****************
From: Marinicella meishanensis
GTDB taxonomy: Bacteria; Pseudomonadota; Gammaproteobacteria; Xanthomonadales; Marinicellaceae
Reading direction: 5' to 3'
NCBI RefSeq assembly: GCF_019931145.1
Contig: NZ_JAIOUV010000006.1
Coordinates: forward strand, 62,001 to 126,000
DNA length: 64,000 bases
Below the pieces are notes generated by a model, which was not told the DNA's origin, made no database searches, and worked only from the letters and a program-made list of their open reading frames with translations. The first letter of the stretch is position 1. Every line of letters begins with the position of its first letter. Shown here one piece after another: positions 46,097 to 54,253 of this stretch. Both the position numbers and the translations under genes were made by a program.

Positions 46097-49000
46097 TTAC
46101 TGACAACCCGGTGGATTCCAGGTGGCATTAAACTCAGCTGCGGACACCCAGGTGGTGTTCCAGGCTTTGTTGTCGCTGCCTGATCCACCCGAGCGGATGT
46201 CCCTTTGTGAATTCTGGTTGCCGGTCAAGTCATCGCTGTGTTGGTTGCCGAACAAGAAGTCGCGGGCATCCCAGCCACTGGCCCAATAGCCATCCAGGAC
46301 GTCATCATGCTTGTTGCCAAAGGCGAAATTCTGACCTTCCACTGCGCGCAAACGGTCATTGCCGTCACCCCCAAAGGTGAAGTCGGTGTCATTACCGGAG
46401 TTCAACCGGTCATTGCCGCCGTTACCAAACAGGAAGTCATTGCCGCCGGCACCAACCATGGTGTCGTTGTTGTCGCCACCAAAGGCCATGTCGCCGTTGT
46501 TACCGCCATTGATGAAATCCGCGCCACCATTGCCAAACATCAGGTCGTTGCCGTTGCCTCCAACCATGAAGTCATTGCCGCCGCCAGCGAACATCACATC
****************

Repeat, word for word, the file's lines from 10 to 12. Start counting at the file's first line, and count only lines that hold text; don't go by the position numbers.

46097 TTAC
46101 TGACAACCCGGTGGATTCCAGGTGGCATTAAACTCAGCTGCGGACACCCAGGTGGTGTTCCAGGCTTTGTTGTCGCTGCCTGATCCACCCGAGCGGATGT
46201 CCCTTTGTGAATTCTGGTTGCCGGTCAAGTCATCGCTGTGTTGGTTGCCGAACAAGAAGTCGCGGGCATCCCAGCCACTGGCCCAATAGCCATCCAGGAC